[Yan Xuetong] quotes the ancient scholar Xun Zi, who taught that great powers must respect others if they aspire to be "as secure as a boulder." Moreover, Yan says, the Chinese tradition requires powerful states to help weak ones. If pirates menace citizens of countries that lack the seapower necessary to fight back, a country with a strong navy has a duty to enforce order on the oceans. If this means that a powerful China will be a benign global cop, its rise may turn out to be welcome.There is also a freedom debate going on in China: how dead is communism really in China. With Google deciding to leave China, its co-founder Sergey Brin, who escaped Soviet communism in 1979, says he did it because the current censorship crackdown reminds him of Soviet Union. Yasheng Huang argues, asking Google to reconsider leaving China, comparison with Soviet Union may be a bit of stretch and that Google's presence in China does promote better lives and freedom for Chinese:
But Yan's conclusions can also unnerve. He explains, for example, that the Chinese tradition rejects the idea that human life has an intrinsic value. "Not everyone's life is equal," he maintains. "[A]n uncivilized person -- a barbarian -- his life is less meaningful." It follows, Yan says, that a powerful China would see no strong argument for combating a global health crisis such as AIDS. Barbarians are not worth saving.
Might a powerful China want to help barbarians attain a state of civility? Yan says no: In the Christian tradition, missionaries strive to make converts, but in the Confucian tradition, teachers are not supposed to recruit pupils. In the Chinese view, barbarians are welcome to learn from China's example, but if they don't, that's their concern. China will do business with barbarians -- think Zimbabwe, Burma or Sudan -- but it will not try to change them.
Anyone who has spent time online in China can testify that the Internet community there is easily one of the most dynamic and vibrant on Earth. On any issue, there are passionate debates and opinions across the ideological spectrum. Maoists, Hayekians and Confucians trade barbs with insults and zealotry. Blogs by serious intellectuals attract audiences unimaginable in the West. China's market for ideas is enormous. Last month, the Chinese premier, Wen Jiabao, went online and personally answered netizens' questions, even some that, by Chinese standards, were rather blunt. (One answer Wen gave on the real estate market prompted a blogger in China to post all the past statements Wen had made on controlling real estate prices -- alongside an index of rising prices.)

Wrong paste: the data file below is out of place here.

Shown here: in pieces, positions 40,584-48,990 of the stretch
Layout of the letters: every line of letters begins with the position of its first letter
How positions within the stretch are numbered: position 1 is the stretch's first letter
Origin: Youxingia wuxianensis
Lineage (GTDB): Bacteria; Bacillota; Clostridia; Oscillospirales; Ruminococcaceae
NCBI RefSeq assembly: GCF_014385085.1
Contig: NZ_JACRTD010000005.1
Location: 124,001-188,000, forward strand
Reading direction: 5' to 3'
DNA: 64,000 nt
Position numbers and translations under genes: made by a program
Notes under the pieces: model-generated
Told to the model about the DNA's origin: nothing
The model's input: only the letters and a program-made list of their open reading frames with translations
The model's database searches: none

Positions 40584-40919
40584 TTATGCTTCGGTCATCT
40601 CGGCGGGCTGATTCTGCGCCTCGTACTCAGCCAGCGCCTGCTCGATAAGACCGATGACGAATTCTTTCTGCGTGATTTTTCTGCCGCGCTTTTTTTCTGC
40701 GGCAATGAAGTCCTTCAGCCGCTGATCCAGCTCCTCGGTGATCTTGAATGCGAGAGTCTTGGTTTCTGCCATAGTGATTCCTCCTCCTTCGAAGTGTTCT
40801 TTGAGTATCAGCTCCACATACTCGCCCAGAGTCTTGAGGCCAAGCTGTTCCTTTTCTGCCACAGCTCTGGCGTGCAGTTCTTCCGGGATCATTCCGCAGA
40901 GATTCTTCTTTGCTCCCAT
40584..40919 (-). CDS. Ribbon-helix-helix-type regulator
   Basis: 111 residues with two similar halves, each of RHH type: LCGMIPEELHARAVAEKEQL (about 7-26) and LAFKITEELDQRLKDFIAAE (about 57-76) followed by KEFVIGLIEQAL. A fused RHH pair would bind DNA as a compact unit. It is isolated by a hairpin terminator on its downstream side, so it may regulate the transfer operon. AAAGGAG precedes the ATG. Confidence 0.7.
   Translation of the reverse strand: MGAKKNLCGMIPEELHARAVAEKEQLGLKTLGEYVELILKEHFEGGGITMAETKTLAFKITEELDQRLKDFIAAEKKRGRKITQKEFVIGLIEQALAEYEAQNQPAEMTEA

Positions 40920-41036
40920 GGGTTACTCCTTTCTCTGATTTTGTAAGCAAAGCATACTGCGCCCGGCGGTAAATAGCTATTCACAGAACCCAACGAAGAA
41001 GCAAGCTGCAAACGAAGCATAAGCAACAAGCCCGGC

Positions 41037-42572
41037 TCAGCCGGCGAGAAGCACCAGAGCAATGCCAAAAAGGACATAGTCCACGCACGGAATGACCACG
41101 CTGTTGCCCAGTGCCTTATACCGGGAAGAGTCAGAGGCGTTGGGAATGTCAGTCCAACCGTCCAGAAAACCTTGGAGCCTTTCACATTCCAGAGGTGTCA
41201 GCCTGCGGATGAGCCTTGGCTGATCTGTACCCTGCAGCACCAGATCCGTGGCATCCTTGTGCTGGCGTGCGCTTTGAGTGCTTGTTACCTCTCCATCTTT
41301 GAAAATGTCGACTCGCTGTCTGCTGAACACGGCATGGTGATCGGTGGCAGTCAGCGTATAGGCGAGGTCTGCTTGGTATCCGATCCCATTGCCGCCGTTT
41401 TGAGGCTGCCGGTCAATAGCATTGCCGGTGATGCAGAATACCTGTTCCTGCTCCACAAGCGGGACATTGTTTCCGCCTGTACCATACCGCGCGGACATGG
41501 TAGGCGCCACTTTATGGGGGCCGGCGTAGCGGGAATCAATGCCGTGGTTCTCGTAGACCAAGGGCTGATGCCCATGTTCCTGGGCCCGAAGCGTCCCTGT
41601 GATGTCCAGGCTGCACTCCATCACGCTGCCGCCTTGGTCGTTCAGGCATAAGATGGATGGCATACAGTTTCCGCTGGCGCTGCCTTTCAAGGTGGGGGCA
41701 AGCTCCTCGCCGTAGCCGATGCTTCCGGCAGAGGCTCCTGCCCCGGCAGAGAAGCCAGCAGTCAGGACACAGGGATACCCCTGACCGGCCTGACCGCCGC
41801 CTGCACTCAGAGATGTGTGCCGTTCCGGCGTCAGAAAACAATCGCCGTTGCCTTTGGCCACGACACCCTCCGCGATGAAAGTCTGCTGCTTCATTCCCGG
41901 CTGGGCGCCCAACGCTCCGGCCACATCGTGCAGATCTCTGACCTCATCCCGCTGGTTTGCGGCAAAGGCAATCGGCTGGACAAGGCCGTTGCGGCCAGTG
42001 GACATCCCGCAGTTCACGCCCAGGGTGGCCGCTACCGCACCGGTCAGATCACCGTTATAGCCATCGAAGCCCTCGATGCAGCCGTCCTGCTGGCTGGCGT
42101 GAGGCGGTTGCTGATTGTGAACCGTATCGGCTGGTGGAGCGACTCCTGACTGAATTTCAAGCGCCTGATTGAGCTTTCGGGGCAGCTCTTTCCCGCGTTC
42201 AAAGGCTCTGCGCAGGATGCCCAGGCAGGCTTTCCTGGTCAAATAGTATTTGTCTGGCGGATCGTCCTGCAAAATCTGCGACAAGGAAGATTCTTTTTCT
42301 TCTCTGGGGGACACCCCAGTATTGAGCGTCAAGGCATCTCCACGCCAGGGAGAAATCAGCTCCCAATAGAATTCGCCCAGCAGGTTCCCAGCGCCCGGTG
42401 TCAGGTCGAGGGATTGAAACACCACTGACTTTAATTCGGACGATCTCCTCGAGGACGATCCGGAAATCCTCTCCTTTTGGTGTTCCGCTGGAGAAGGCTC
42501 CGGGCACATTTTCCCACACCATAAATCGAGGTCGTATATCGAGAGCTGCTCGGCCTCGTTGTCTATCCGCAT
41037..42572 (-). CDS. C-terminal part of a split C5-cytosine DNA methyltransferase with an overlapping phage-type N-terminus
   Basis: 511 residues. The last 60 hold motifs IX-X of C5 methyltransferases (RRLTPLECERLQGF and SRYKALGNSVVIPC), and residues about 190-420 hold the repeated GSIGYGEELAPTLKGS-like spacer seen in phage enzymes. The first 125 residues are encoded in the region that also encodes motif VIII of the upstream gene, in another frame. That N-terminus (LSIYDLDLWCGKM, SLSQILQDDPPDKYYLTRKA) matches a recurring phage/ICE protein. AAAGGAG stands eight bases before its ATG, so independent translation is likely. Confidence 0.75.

Western observers are fixated on dramas such as the Tiananmen protests and the condition of human rights dissidents. They forget that bread-and-butter issues, such as high housing prices and polluted rivers, now animate citizens as much as ideas of freedom and democracy did two decades ago.
Another point that Indian peddlers of western ideas ignore that the means of communication in China is Chinese, mostly Mandarin. That itself will ensure that what ever future Chinese decide for themselves, with a strong involvement of state, of course, will be based on Chinese ideas, not borrowed and hoisted ideas that we get from Indian elites who crawl at any idea that emanates from western English world with no indigenous cultural mooring.